Machine Tool Unit Sales Down 5.3% in February
According to USMTO, machine tool sales in February were 1,907 units and $343,838,000 in real dollars. Unit sales in February were 5.3% lower than they were last February. After orders grew at a strong rate every month of the fourth quarter of 2013, the month-over-month rate of change has contracted the first two months of 2014. The rate of contraction was slower in February than it was in January though. The annual rate of change for unit sales continues to hover around zero as it has done since February 2013.
My unit sales forecast, which I revised upward two months ago as a result of the strong fourth quarter, was too high by 8.8%. It turns out that my original forecast for February was just 2.3% too high. I think 2014 started slow due to the strong end to 2013 that was likely the result of the end of bonus depreciation. My forecast adjustment from two months ago mostly affected the first five months of the year, particularly April and May. Unless unit sales pick up in those months, my forecast will be significantly too high in those two months.
Real dollar sales contracted at a similar as unit sales, falling 5.6% compared to last February. This was after three consecutive months of month-over-month growth in real dollar sales. Despite the contraction in monthly sales in February, the annual rate of change in dollar sales continues to improve. It has contracted at a slower rate each of the last for months. Dollar sales are contracting at their slowest rate since January 2013.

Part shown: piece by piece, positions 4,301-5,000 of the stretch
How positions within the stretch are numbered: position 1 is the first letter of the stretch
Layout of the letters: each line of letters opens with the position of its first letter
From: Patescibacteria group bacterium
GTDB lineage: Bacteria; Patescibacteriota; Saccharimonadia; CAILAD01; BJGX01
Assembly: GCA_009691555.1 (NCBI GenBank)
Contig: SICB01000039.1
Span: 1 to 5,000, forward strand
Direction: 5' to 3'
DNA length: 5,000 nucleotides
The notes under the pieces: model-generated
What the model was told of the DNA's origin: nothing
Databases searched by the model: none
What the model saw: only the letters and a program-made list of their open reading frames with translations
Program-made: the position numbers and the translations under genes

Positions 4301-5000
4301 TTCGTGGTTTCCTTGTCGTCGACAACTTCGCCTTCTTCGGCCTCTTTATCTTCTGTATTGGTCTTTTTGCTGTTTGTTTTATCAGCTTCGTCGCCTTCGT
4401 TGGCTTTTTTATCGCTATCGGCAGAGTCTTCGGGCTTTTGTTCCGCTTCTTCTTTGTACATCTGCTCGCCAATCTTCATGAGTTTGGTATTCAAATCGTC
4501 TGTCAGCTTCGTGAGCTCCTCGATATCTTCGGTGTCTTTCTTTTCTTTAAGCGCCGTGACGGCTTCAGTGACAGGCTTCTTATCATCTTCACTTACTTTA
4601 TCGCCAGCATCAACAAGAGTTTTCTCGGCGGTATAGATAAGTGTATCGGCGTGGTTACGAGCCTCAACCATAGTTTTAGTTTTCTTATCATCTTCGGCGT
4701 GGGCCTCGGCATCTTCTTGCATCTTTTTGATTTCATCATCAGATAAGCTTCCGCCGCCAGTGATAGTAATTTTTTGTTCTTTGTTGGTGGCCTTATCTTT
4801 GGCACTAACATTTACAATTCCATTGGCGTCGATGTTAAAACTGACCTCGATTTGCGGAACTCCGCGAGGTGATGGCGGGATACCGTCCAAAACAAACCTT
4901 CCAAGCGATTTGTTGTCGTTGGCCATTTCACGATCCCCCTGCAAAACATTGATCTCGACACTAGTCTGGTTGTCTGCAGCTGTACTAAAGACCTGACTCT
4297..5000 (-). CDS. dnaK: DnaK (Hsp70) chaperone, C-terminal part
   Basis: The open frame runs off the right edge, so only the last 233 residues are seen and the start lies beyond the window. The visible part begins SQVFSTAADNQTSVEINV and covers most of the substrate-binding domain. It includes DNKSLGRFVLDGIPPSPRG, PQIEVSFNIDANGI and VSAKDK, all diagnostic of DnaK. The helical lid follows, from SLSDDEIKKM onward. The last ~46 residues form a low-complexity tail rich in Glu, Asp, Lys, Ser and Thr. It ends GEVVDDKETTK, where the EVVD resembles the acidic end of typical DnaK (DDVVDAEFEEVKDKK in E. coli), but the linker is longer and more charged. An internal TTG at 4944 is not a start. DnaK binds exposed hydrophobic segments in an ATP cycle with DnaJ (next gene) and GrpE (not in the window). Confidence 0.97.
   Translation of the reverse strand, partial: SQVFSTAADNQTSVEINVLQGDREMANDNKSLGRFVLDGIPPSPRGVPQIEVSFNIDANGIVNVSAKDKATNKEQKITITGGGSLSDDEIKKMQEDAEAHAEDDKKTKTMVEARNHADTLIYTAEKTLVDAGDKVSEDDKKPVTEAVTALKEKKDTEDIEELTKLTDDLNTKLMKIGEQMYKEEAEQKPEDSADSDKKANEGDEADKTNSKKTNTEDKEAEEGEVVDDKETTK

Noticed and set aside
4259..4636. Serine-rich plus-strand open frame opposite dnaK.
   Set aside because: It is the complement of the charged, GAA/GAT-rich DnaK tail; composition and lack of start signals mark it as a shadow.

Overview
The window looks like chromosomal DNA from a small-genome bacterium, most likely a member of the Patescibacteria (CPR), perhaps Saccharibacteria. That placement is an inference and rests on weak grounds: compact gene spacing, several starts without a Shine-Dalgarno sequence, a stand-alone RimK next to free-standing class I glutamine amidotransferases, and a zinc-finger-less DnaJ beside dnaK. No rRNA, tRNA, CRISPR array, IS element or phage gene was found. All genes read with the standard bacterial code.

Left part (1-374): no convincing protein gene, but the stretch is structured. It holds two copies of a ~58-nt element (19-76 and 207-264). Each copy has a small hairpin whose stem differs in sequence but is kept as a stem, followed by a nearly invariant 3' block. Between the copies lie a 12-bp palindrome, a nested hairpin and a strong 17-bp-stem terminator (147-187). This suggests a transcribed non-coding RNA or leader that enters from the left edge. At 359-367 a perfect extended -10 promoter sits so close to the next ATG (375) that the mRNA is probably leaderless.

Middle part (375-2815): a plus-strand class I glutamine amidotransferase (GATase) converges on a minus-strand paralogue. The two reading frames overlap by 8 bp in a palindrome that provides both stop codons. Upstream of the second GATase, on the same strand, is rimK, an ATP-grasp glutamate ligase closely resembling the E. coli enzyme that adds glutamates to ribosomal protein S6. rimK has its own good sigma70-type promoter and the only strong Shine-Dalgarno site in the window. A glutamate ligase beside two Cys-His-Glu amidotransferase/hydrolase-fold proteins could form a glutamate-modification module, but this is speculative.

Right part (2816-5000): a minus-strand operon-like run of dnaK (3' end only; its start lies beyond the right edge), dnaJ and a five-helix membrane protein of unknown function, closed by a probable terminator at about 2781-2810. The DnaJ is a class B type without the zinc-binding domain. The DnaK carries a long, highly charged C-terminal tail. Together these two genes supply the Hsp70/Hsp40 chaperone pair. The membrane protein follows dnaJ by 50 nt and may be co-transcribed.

In February, the average price of a machine was $180,000, which was down from an upwardly revised $210,000 in January. Compared to last February, the average price of a machine was virtually flat. The average price this month was similar to the average price in November and December of last year. On an annual basis, continues to contract at a slower rate. It is contracting at its slowest rate since October 2012. This tends to be a positive signal for future machine tool sales.
Annually, the money supply continues to grow at a very significant rate. And, backlogs at durable goods manufacturers have expanded for the second time in three months. The trend in backlogs indicates that capacity utilization should increse significantly in 2014. These two trends indicate that machine tool sales see significant month-over-month growth very soon.
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